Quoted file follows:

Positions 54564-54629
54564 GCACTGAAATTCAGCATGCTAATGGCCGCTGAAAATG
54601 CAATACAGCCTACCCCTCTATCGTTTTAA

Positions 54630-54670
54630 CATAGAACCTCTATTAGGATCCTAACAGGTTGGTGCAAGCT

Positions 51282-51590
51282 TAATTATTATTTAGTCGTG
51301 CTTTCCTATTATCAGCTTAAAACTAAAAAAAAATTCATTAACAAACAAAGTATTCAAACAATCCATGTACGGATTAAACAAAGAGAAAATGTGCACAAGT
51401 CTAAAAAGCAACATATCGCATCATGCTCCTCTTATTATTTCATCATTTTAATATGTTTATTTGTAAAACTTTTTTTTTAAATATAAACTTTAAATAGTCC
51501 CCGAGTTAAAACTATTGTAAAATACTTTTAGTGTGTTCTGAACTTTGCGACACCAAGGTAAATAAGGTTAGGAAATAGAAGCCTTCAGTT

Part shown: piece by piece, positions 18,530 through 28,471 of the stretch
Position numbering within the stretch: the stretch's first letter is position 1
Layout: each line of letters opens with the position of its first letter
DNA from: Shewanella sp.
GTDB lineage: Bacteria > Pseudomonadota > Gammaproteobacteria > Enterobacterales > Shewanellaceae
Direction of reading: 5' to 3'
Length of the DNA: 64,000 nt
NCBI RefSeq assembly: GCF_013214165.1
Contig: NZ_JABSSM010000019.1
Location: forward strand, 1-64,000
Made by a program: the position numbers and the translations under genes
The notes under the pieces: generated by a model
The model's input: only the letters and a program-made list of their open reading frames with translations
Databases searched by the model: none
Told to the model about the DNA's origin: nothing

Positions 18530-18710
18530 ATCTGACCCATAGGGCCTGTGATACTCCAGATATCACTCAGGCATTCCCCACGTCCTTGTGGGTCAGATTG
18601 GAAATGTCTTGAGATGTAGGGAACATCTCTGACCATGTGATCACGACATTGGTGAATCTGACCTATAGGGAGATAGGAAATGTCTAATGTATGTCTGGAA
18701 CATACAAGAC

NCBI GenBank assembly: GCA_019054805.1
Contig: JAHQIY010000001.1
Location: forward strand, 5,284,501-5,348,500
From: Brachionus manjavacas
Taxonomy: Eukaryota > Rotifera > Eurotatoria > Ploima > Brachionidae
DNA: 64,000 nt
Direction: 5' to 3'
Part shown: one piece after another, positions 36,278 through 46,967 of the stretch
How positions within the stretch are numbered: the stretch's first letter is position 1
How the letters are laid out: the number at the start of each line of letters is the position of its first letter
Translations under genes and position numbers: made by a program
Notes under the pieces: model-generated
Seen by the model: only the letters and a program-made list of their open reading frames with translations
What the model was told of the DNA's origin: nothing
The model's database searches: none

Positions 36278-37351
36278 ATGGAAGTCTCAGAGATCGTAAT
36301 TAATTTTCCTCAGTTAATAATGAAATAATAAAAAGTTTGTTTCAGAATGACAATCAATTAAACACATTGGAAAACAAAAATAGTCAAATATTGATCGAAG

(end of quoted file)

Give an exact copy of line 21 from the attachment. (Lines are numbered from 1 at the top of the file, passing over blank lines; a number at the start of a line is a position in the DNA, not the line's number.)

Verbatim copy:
Made by a program: the position numbers and the translations under genes